A: The 35,000 that are part of the Afghan National Army, they are very competent, they are loyal. According to NATO forces, the Afghans are received very well all over the country as truly good fighters. They lack equipment. But at the same time, we don't have this level of competence in the police force because the amount of the training that is available for the police is much shorter. The amount of the resources is less. They are paid a lot less. So that's why a lot of good people are not enlisting in the police force. And just to give you a practical example, we are paying something like $70 a month to a police officer. And if you offered the job to me at $70 a month I'm not going to take it because even as an unskilled person I can drive a car for a nongovernmental organization or for the U.N. and make $300 a month. So why would I take that difficult job of fighting terrorism, al-Qaida and then Taliban? So if you want to have a disciplined, qualified police force, you have to have some recruitment criteria. You can only have recruitment criteria if you pay them well; otherwise, if you don't pay well, you have to enlist whoever shows up.
Q: Isn't there a temptation among Afghans to blame the U.S. anytime something comes along where there's economic difficulty or some sort of difficulties, to sort of look back to pre-9/11 days more fondly than perhaps they were?
A: No, no. In Afghanistan, the difference is that no one actually misses the day of Taliban. The frustration has come because there's an expectation from you. They don't want you to leave. We are not asking you to leave the country, but they would like to see an improvement in the daily life. Electricity is a good example. Ten percent of Afghanistan has electricity. Seventy percent of schools do not have a roof. The police are paid only $70 a month. These things create a frustration.
Q: Why is that we have not been able to capture Osama Bin Laden and some of his top lieutenants who just seem to disappear into the mountains of eastern Afghanistan or western Pakistan?
A: Initially because we didn't really - you didn't - have enough troops on the ground is one reason. The other reason was that the back door (from Tora Bora) was truly open.
Q: And how is it that he can operate and hide out for five years now without being captured? After all, Pakistan is not that big. The conventional thinking is that's where it is, right?
A: That's where he is. And again, it's not the conventional thinking. We should look where we find his friends. Most of the major al-Qaida operatives are in Pakistan. And most of them have been found not in tribal areas necessarily, in a cave, in a mountain. They've been found in Karachi and Islamabad and major cities because these criminals, they need connectivity. They are like a CEO of a corporation. They're not really - they need to be through the Internet to be connected to a large web of criminal activities all over the world. So the reason that you couldn't find him is not so much the military in Afghanistan. The reason is political because in Pakistan you cannot actually do hot pursuit. You can trace them sometimes. You know where he is. But by the time he reacts or goes to different channels, it's too late. And also the search should be expanded to major cities in Pakistan.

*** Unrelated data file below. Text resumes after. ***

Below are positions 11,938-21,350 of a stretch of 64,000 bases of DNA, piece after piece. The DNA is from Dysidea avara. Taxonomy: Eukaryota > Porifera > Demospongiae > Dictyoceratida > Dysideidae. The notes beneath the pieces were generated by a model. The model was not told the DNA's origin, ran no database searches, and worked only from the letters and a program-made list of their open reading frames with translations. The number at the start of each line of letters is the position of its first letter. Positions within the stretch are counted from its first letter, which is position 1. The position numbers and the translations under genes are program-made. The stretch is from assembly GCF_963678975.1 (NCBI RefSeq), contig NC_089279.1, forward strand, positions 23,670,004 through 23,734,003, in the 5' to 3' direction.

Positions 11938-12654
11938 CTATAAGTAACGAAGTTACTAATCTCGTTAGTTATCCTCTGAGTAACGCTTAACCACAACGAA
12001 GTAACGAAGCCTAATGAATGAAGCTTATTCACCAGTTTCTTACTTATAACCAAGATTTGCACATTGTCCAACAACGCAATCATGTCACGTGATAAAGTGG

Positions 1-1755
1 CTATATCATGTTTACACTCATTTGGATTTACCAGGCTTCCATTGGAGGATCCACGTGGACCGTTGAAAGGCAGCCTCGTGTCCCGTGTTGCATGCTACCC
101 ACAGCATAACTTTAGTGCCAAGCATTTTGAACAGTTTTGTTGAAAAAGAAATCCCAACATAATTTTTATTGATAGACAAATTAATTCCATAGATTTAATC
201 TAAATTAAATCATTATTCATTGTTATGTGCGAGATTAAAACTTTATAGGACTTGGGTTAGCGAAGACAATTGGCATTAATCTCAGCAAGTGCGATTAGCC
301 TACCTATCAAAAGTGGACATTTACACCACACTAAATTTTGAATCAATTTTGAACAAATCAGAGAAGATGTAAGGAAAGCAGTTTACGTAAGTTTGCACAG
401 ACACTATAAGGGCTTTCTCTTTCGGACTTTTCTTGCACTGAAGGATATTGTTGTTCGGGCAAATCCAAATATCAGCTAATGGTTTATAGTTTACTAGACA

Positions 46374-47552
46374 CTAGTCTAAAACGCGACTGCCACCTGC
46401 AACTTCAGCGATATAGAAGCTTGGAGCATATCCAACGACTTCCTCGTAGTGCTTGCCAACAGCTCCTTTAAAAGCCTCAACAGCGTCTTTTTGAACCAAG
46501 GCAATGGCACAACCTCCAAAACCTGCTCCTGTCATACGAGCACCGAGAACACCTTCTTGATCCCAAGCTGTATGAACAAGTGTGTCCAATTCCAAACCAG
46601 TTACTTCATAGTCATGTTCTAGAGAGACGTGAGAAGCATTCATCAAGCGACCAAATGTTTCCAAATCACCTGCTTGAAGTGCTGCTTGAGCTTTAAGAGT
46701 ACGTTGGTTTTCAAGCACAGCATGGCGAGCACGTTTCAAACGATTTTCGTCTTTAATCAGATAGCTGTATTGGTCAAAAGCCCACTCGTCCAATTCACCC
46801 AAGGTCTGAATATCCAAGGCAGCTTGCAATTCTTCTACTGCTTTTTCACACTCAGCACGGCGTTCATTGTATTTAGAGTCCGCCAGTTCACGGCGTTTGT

Q: The U.S. Congress sometimes stood in the way of new programs in Afghanistan in terms of funding. Do you think things will be much different now?
A: I have good relations with a number of Democrats who believe that we should have done more in Afghanistan, frankly. Their stand is we should have stayed more engaged, we should have done more, and it would have taken a lot less resources. And it's a matter of investment. You do more upfront, then you will be disengaged sooner. You build a national army, then you don't need the soldiers of the international community to be there. There's a difference between political rhetoric and then the reality. So we will see what's going to happen after the changes. In many cases, people think that Afghanistan is a smaller Iraq. It's not. Security-wise, the challenges are much different.